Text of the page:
Jon Michael Galindo

~ writing, programming, art ~

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29 September 2015

Trading Card Design

Did you ever collect trading cards as a child? There were baseball cards, Pokémon cards, Yu-Gi-Oh! cards, and Rumble Robots, to name a few I encountered when I was young.

If you ever tried creating your own trading cards, chances are you were more or less happy with the results. I certainly was. However, as I look back on my childhood work, I find myself quite disappointed.

If you still find yourself interested in designing trading cards, whether as collectibles or as a game, you need only employ a few, simple guidelines to achieve a traditional, high-quality design.

An Example Trading Card:

The above example combines two, hand-painted textures created in GIMP with vector-art and text created in Inkscape.

~ Guidelines (Not Rules) ~

Basic Stuff:

1) Follow the standard: 3.5" x 2.5". It just looks better.

2) Don't steal. This applies to all art, but it's especially tempting when you need fifty cards by next week. Never copy someone else's picture and then just slap a border with some text around it: it's illegal, and it's wrong. Create all your own art.

3) Work at high-resolution. Bitmap files, (such as JPG, PNG, TIFF, BMP, etc.) require at least 600 pixels per inch, although I prefer 1200 pixels per inch. Make it too big, and the computer lag will severely slow down your work-flow.

4) Bitmaps are fine for images and textures, but the final card's sharp borders and text need to be vector-art. Embed and clip the bitmap art where appropriate. This will guarantee a perfectly crisp print, whether you print straight from your favorite vector-art software or export to a 1200-1600dpi bitmap.

5) If you send your cards off to print, bear in mind that the edges might be clipped a little. Don't put anything important too close to the edges: it might be cut off.

Good Design:

1) Emphasize borders. Wherever the image ends and the background begins, make more than a sharp line. Use beveled edges, a raised-wire effect, trailing leaves; use anything, but make those edges thin but bold.

2) Put detail everywhere. I don't mean a noisy design; details should be subtle, barely detectable, but plentiful. Use subtle drop-shadows, plentiful textures, and highlights. Leave no space neglected.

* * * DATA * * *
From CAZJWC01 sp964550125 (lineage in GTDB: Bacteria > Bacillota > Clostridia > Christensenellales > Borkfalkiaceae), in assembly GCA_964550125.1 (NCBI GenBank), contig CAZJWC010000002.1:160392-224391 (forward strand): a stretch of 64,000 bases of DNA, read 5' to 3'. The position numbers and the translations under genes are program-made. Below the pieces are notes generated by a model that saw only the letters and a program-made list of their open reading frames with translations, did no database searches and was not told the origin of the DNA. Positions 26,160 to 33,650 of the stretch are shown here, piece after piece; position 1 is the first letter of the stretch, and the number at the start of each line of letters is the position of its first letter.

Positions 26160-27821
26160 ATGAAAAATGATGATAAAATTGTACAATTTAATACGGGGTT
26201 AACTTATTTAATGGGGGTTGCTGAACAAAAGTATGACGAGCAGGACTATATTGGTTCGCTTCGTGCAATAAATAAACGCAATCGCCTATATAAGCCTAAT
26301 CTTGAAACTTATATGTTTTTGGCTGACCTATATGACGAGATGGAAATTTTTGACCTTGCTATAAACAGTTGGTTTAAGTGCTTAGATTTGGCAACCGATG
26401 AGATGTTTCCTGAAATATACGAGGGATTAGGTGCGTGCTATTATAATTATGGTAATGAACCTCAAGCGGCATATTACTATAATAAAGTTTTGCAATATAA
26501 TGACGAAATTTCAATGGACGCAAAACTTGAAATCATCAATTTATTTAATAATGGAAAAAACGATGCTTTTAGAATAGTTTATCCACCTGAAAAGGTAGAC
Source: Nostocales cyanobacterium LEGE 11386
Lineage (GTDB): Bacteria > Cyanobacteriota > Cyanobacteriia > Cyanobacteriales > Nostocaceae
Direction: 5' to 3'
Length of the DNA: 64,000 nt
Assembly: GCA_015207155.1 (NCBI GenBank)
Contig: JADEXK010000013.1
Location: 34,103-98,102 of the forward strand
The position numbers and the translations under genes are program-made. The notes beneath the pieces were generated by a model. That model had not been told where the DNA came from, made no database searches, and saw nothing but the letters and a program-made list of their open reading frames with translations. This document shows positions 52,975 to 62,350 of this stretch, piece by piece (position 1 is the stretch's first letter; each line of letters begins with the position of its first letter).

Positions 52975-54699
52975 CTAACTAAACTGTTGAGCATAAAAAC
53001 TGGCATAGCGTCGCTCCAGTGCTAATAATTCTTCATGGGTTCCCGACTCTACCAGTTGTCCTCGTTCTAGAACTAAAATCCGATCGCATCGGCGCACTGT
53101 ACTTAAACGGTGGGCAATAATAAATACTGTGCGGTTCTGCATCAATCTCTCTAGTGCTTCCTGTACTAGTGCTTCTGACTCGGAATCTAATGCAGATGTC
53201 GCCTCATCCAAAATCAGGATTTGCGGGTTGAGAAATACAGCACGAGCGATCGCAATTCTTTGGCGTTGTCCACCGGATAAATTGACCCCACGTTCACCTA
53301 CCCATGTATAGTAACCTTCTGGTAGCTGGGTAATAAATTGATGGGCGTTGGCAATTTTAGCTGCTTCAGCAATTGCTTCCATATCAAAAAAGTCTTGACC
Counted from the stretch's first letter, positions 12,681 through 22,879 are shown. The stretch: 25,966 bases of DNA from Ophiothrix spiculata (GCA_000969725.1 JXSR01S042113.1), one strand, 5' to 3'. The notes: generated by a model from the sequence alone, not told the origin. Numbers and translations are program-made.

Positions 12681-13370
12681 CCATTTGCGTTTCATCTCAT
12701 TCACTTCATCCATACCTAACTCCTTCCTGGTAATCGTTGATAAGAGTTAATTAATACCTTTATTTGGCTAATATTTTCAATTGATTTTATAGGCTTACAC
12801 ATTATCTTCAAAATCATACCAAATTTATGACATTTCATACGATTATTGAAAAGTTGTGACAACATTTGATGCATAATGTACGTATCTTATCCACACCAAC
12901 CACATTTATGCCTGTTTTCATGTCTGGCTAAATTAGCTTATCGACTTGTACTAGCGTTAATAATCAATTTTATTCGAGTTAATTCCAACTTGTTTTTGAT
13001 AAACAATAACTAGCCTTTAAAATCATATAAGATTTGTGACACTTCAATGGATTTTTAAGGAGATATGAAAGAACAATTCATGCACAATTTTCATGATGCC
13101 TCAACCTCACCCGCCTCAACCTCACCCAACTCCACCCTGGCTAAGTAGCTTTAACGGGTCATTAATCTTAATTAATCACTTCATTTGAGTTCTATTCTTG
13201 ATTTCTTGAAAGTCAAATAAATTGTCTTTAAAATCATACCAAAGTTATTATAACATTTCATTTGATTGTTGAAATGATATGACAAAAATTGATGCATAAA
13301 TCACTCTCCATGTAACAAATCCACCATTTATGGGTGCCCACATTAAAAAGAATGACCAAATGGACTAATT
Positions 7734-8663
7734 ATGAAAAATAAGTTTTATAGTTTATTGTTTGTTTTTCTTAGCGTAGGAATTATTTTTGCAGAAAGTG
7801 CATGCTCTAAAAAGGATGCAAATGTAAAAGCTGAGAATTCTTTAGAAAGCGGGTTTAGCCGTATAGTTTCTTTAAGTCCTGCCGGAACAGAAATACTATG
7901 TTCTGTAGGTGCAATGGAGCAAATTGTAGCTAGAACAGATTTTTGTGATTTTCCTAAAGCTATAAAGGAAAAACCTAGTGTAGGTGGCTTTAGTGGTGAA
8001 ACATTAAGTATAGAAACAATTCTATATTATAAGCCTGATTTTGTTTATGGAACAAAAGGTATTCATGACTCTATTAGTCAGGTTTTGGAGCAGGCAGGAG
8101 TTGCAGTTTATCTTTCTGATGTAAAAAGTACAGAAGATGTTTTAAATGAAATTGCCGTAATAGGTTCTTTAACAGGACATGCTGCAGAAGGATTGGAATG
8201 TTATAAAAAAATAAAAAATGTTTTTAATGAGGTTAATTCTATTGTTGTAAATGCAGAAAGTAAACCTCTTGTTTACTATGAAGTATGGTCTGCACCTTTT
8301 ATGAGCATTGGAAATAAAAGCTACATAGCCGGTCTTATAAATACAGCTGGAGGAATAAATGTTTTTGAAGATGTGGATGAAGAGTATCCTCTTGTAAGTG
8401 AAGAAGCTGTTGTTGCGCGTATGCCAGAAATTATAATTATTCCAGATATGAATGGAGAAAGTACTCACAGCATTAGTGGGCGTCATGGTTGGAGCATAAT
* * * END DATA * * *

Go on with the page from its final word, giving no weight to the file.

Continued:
3) Avoid large gradients. If you need to cover a thick border or a large panel, use a texture: wood grain, sheet metal (as in the above example), marble, stone. Learn to paint textures and enjoy your creativity! If you want a truly minimalistic design, use perfectly flat colors for everything, including the image art.

4) Match contrast and saturation levels. The background, borders, text, and the card image all need to have the same relative saturation and contrast, and matching colors never hurt anyone either. Nothing looks worse than a sharp card layout with a flatly-colored picture in the middle.

5) Use one or maybe two, fine-tuned fonts. Some layouts can get away with a different font for the title, perhaps combining cursive and print, but it's rare. The best designs use almost exclusively one font. Fine-tune your letter and line spacing, never use the default. (All decent vector-art software can do this, the "how" is just a Google search away.) Definitely avoid using a different font for every section of your card: it will look awful.

6) Blurs are your text's best friend. Is text hard to read? Duplicate it, invert the color (white->black or black->white), and blur it, then slide this blurred copy underneath the original text. This creates a shadow or glow effect which makes text readable even on a background with varying values.

That's it! Most of the stuff above is pretty obvious, some of it is a little more helpful. It's really tempting to use gradients and different fonts; but I have found them to look consistently awful.

Enjoy your new, professional trading cards! :-)

© Jon Michael Galindo 2015